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September 2018 Immigration Analysis - Changes to Advance Parole - September 21, 2018

Yesterday, we shared an update on the Travel Ban as currently in effect. Today, we are going to look at Advance Parole.

Parole was mentioned in Executive Order 13767 (summary of the E.O “Border Security and Immigration Enforcement Improvements) as a process being considered for re-interpretation. Advance parole is a document (often included on an employment authorization document or “EAD”) that allows travel during the final processing of permanent residence (also known as the “adjustment of status” process).  If a person files for adjustment of status to obtain permanent residence in the U.S., leaving the U.S. in most cases will abandon that application (an exception exists for H or L visa holders).  Advance parole is typically approved for at least one year.  An extension typically takes two to four months (but could take longer).

Abandonment of the Advance Parole Application

The only change to advance parole officially implemented to date is that a person applying for advance parole abandons the advance parole application if she leaves the U.S. even if she is in possession of a valid advance parole or a visa (H or L) that would allow travel without abandoning the adjustment of status application.

Typically, advance parole is applied for with an application for an EAD because a “combo card” is now issued that includes both in one document.  International travel does not abandon the request to extend the EAD but does abandon the request to extend the advance parole.

This rule is supremely inconvenient for people who must travel for work or personal obligations.  It effectively means that a break in travel of two to six (or more) months is required to extend the travel document.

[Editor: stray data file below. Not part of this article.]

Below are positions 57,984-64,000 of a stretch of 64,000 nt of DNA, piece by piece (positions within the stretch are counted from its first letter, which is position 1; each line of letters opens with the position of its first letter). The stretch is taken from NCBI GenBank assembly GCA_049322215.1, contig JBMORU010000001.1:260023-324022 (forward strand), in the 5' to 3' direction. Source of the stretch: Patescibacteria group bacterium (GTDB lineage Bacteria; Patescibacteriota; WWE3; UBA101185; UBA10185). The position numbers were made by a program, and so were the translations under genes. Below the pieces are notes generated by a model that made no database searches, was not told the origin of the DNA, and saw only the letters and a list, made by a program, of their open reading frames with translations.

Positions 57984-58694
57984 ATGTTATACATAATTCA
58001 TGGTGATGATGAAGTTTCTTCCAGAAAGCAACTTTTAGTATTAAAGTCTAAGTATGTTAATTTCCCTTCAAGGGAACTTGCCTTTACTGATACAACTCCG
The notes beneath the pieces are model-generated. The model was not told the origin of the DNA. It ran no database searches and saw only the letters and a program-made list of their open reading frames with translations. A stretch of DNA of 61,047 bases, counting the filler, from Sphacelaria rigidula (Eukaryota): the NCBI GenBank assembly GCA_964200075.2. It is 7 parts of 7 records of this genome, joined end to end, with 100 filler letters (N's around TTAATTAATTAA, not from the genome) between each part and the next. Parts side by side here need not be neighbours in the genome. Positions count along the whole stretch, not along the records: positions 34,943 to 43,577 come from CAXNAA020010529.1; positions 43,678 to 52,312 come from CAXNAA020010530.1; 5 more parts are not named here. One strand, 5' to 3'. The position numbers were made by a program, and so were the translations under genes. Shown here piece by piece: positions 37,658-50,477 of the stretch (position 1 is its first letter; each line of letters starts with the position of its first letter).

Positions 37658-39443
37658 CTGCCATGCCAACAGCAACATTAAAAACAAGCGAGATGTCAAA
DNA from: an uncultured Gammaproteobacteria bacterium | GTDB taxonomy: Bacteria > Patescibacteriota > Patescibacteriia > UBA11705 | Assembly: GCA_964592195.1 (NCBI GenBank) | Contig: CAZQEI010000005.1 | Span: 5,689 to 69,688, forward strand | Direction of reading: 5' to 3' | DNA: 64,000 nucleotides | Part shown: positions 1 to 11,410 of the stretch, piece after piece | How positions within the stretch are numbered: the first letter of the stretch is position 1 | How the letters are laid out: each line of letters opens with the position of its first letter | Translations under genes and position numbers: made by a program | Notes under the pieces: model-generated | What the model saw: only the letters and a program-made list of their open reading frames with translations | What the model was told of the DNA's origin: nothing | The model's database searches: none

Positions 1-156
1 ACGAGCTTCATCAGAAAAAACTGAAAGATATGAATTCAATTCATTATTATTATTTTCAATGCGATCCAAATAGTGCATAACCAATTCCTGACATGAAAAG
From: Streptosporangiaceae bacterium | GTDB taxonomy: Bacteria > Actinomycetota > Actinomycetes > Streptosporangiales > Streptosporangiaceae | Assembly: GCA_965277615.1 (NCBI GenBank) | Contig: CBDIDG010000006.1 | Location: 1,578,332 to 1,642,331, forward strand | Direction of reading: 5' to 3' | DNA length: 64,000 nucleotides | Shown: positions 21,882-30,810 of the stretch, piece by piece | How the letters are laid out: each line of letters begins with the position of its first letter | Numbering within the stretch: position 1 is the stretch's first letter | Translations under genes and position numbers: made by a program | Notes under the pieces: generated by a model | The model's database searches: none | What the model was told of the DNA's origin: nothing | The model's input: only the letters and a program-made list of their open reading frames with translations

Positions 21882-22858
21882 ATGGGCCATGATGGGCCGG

Expedited adjudication of any application is available if the reason for the request to expedite fits the criteria recognized by the U.S. Citizenship & Immigration Service1.  Travel on an H or L visa also does not abandon the adjustment of status application. Another option for frequent travelers is to process the permanent residence application at a U.S. consulate abroad.

The rule particularly limits travel for Indian and Chinese nationals who had the opportunity to file adjustment of status due to forward movement of the visa waiting line, but then are stuck in that process for years due to “retrogression” (i.e., backward movement) of that same waiting line. Abandonment of adjustment of status in this situation would mean years of waiting before another adjustment of status application could be filed.

If traveling on advance parole, never remain outside the U.S. longer than the validity of the advance parole document without first clearing this strategy with your attorney.

Reason for Travel Now Required?

Recently the government posted a checklist for the documents required to apply for advance parole. Included on this list are two requirements that have not been the norm for several years: Evidence that your trip is for educational, employment, or humanitarian purposes, and an explanation or other evidence showing the circumstances that warrant issuance of an advance parole document.

Because this checklist was issued very recently, we do not have experience in whether failure to provide this information will result in denial of an advance parole application or how the requirement will be interpreted. We recommend providing this information on all advance parole applications.

Severe financial loss to company or person; emergency situation; humanitarian reasons; nonprofit organization whose request is in furtherance of the cultural and social interests of the United States; Department of Defense or national interest situation (must come from an official U.S. government entity and state that delay will be detrimental to the government); USCIS error; or compelling interest of USCIS.

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